# Airplane East-West Flight

1. Oct 26, 2006

### jdlenner

A airplane flight at 2700 miles is schduled to take 50 min longer westward than eastward. THe airspeed is 600 m/hr.

What assumptions about the jet-stream wind velocity presumed to be east or west are made in preparing the schedule?

(what is the wind speed?)

I am going over Halliday and Resnick after more than 20 years(!) and this one is hanging me up. I would appreciate any help anyone here can offer.

Thanks

2. Oct 26, 2006

### PhanthomJay

The assumption would be that the jetstream has a west to east component of velocity rather than an east to west component, which is a reasonable assumption in the mid latitudes of the northern hemisphere (including USA).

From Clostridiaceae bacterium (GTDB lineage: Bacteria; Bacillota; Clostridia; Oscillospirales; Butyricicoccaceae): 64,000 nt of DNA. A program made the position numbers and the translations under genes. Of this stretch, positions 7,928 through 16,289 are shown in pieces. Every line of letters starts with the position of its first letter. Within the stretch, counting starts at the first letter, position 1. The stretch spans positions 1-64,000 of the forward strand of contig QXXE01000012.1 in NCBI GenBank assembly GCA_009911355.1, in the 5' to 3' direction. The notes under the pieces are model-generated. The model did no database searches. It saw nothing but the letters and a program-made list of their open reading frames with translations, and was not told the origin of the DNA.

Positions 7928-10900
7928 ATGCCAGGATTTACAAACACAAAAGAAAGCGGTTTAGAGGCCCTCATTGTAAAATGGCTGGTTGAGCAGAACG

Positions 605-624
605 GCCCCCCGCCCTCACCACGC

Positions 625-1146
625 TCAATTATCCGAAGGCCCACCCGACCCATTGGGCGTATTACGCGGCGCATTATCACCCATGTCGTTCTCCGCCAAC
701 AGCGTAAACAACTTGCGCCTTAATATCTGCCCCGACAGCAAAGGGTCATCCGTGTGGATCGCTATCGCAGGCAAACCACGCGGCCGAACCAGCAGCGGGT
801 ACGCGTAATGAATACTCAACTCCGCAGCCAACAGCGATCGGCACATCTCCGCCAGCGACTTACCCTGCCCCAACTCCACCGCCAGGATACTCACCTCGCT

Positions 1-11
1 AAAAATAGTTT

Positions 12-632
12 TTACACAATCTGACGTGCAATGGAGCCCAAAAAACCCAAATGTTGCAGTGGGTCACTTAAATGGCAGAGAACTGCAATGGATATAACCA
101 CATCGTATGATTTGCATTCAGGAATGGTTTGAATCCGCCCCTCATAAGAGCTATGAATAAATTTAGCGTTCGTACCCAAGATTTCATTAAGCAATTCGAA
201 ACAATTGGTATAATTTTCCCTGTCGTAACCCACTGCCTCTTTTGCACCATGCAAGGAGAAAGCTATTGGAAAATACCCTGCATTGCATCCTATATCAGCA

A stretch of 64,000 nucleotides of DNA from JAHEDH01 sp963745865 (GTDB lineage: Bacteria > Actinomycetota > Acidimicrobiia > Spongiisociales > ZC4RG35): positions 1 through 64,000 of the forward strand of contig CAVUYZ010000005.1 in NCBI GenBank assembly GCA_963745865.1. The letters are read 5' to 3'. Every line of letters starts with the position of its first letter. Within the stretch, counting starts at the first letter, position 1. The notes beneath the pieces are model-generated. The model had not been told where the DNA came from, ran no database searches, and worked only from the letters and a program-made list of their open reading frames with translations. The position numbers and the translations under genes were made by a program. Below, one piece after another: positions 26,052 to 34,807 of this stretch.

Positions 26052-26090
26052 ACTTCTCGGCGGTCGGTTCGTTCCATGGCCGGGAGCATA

Ground speed traveling east to west is air speed minus west to east compoment of jetstream speed. Ground speed traveling west to east is air speed plus west to east jetstream wind component. You should now be able to solve for the assumed west to east component of the jetstream speed. I haven't done the math, but it ought to be under 100mph. Gee, I had that Halliday and Resnick book 40 years ago!

3. Oct 27, 2006

### jdlenner

HI,

Thanks for your response. As it turns out, it was just an algegra error on my part. "saving time" by doing all the steps in my head!

4. Oct 27, 2006

### PhanthomJay

Yup, after i posted i tried to do the math and for some reason it was not that simple. Finally ended up with a jet stream wind component in the 60mph range.